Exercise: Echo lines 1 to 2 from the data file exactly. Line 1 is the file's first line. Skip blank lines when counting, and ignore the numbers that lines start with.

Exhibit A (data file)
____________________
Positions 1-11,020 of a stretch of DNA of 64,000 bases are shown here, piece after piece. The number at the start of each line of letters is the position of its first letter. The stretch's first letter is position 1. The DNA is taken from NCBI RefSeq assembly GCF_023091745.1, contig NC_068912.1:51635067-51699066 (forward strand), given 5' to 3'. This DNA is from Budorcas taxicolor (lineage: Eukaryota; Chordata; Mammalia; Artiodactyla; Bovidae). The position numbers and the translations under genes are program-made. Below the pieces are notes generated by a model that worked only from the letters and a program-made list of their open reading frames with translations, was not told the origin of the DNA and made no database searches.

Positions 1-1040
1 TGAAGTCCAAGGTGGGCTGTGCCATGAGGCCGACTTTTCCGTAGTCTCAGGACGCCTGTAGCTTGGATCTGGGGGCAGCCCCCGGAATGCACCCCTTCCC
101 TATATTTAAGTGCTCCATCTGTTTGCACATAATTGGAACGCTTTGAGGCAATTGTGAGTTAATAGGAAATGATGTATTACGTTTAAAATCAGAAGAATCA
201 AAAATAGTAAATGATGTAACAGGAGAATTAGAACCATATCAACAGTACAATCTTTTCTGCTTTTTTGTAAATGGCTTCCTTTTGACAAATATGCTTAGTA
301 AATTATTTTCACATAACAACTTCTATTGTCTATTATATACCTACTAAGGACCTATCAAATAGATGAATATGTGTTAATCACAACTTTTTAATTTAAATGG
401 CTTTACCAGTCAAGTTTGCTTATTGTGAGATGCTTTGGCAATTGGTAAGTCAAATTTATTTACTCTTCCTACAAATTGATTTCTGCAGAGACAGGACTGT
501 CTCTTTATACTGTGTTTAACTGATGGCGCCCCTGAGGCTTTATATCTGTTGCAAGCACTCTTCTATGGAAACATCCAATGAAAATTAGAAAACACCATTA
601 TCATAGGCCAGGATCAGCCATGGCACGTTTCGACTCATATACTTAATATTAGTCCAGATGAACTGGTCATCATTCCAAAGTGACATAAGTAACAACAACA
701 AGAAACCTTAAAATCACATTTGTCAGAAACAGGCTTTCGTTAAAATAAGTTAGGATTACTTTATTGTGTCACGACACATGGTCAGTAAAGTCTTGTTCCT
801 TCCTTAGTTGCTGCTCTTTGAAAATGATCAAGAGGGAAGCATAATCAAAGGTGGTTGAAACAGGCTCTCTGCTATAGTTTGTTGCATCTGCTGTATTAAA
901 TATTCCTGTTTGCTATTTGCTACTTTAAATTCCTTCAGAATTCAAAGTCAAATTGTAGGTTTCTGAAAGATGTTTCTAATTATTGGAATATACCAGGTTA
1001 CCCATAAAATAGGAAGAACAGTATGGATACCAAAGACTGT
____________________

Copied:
Positions 1-11,020 of a stretch of DNA of 64,000 bases are shown here, piece after piece. The number at the start of each line of letters is the position of its first letter. The stretch's first letter is position 1. The DNA is taken from NCBI RefSeq assembly GCF_023091745.1, contig NC_068912.1:51635067-51699066 (forward strand), given 5' to 3'. This DNA is from Budorcas taxicolor (lineage: Eukaryota; Chordata; Mammalia; Artiodactyla; Bovidae). The position numbers and the translations under genes are program-made. Below the pieces are notes generated by a model that worked only from the letters and a program-made list of their open reading frames with translations, was not told the origin of the DNA and made no database searches.

Positions 1-1040